6 Quick First Aid Tips

9 07 2010

It’s summer! Our kids are outside climbing, running, jumping, getting hurt, and needing help.

Here’s a quick list of first aid tips to help see you and the kids through the next couple of months:

  1. Standard Precautions—Before touching any blood or body fluid, put a barrier between yourself and the fluid. Barriers like latex gloves, sandwich baggies, or even thick rolled-up towels might do in a pinch.
  2. Bleeding—Most scrapes or cuts are minor and will stop bleeding without our help. When they don’t, take a clean cloth and press on the wound for about 20 minutes. Elevate the site if possible. If the bleeding doesn’t stop or significantly slow down, get professional advice.
  3. Wounds—No need for soap in the wound, just rinse it out with clean water. If any fragments remain, pluck them out with clean tweezers. Put antibiotic ointment on the wound to help prevent infection and cover it with a bandage. If the wound seems deep, more than ¼ inch, get stitches.
  4. Heat—If you or someone else is suffering from heat stroke, get in the shade, cool down with water from a garden hose or another source, and call for the pros because heat stroke isn’t something with which you want to mess around.
  5. Insects—If you’re stung, scrape the stinger from side to side to remove it. Wash the site with soap and water and put an ice pack on it to reduce swelling. If you have a tick, remove it with tweezers, pinching it as close to your skin as you can. Wash the area with soap and water, as you would with any bug bite.
  6. Vaccines—Check with your healthcare provider to see what immunizations are right for you.

Sources where you can find more complete first aid information:

Now for the small print, which we’ll keep normal size for easier reading: The information on PKIDs’ blog is for educational purposes only and should not be considered to be medical advice. It is not meant to replace the advice of the physician who cares for your child. All medical advice and information should be considered to be incomplete without a physical exam, which is not possible without a visit to your doctor.


Teaching 911 Basics

30 10 2009

Teaching our kids to call 911 can be as important to their health and the health of others as teaching them the importance of good nutrition and how to stop-drop-and-roll. And just like stop-drop-and-roll, we must teach them not just the ‘when’, but the ‘how’ of it, until it becomes second nature.

Consider teaching a 911 mini-class to your kids at least once a day for three days, then quizzing every other day, then quizzing about once a week.  By that time, the routine should be stuck in their heads.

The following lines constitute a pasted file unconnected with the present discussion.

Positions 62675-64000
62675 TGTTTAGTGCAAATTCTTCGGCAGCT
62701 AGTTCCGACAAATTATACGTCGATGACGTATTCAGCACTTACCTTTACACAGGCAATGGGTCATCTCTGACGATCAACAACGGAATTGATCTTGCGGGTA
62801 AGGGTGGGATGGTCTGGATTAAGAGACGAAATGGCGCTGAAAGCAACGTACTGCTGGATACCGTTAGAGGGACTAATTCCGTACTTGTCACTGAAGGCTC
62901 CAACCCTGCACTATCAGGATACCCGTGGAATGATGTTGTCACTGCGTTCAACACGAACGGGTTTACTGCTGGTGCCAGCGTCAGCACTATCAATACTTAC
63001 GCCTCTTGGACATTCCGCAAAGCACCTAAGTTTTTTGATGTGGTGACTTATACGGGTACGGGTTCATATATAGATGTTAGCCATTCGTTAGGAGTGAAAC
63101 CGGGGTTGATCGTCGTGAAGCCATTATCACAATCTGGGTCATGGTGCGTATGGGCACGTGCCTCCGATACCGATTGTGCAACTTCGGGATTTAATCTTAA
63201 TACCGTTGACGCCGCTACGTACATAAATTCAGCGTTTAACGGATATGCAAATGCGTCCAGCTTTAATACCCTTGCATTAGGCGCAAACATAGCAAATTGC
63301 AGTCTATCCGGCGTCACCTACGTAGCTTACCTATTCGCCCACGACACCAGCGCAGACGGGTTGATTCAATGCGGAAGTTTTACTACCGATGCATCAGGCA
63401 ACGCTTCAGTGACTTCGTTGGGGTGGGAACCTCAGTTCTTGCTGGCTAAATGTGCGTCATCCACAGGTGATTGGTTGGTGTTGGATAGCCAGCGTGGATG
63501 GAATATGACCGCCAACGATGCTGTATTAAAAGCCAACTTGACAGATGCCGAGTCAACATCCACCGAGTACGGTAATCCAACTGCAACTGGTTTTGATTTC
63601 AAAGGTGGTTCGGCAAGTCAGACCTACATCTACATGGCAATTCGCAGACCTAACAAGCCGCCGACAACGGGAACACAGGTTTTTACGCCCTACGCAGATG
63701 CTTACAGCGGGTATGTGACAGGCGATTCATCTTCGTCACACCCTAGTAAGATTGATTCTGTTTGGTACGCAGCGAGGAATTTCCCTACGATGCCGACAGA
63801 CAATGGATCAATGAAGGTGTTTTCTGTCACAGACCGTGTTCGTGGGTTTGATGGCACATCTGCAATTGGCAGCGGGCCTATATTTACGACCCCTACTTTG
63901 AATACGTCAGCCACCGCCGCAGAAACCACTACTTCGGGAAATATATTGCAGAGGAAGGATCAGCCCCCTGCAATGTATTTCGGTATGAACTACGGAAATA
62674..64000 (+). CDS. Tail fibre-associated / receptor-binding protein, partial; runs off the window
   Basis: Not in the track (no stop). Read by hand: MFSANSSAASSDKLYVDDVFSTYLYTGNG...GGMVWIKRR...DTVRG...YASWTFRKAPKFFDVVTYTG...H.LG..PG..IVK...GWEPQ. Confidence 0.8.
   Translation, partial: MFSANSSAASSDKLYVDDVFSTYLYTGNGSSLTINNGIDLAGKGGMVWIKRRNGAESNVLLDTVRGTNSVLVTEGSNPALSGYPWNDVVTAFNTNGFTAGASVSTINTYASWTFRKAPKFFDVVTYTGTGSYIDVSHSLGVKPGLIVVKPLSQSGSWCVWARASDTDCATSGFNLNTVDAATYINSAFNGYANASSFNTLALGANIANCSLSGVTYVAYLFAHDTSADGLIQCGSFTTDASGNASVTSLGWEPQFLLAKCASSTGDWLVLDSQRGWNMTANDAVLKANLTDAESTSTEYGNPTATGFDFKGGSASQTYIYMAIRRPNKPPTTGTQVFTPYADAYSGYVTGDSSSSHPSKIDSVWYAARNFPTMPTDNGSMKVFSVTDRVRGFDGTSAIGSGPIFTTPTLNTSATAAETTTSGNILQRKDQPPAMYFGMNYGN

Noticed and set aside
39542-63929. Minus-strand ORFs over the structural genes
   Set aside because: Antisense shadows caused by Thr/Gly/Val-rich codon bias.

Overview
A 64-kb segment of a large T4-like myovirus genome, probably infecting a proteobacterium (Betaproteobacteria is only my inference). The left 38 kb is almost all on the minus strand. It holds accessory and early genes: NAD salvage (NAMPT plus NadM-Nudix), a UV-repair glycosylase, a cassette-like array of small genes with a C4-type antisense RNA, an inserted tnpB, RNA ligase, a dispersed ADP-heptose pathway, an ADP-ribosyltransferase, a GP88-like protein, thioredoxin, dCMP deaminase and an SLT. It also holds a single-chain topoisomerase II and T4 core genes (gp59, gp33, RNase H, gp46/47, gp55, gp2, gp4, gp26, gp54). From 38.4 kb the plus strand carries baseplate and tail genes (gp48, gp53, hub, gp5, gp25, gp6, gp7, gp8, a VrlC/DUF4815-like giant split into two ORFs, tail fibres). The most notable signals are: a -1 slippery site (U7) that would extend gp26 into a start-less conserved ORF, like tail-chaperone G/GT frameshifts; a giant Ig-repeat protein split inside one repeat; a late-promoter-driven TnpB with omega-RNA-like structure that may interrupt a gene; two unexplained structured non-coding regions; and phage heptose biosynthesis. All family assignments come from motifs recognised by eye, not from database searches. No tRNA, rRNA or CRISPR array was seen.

Here’s some suggested text for your lesson plan:

If there is an emergency, dial 9-1-1 from a telephone. An emergency is when a person is badly hurt or in danger ‘right now.’ An emergency is if you see a crime happening, like a person hurting another person or someone breaking into someone’s house, or a fire somewhere a fire shouldn’t be. An emergency is if someone is suddenly very sick, having a hard time speaking or breathing.

An emergency isn’t something like forgetting your homework or arguing with a brother or sister.

Go to a safe place to call. If there’s a fire, leave the building first. Get away from the person hurting you or someone else, then call 911.

It’s normal to feel afraid or nervous about it, grownups often feel the same way. Call anyway. The people answering the phone will understand.

It’s OK to make a mistake. If you call 911, stay on the line and tell them why you called. It’s OK to tell them you think it might not be an emergency after all. If you start the call, but hang up before someone has a chance to answer, the 911 operators might think you are still in danger.


Help them prepare. Teach them their address and phone number and explain what to expect when the operator picks up the phone, and that they should stay on the phone until the operator tells them it’s time to hang up.

Role-play the scenario with them so that the first time they call 911 won’t necessarily feel like the first time. The 911 dispatcher will ask these questions:

  • What is the emergency?
  • What happened?
  • Where are you?
  • Who needs help?
  • Are you safe where you are?

When you role-play, give your children a turn both as the caller and the 911 operator. Practicing these skills with your children will help them be more confident, feel safer and be safer.


Nurse Mary Beth on Cuts and Scrapes

7 05 2009

Nurse Mary Beth talks about the care of cuts and scrapes and when a child should be seen by a professional.

Listen now!

Right-click here to download podcast (6mb, 12 min)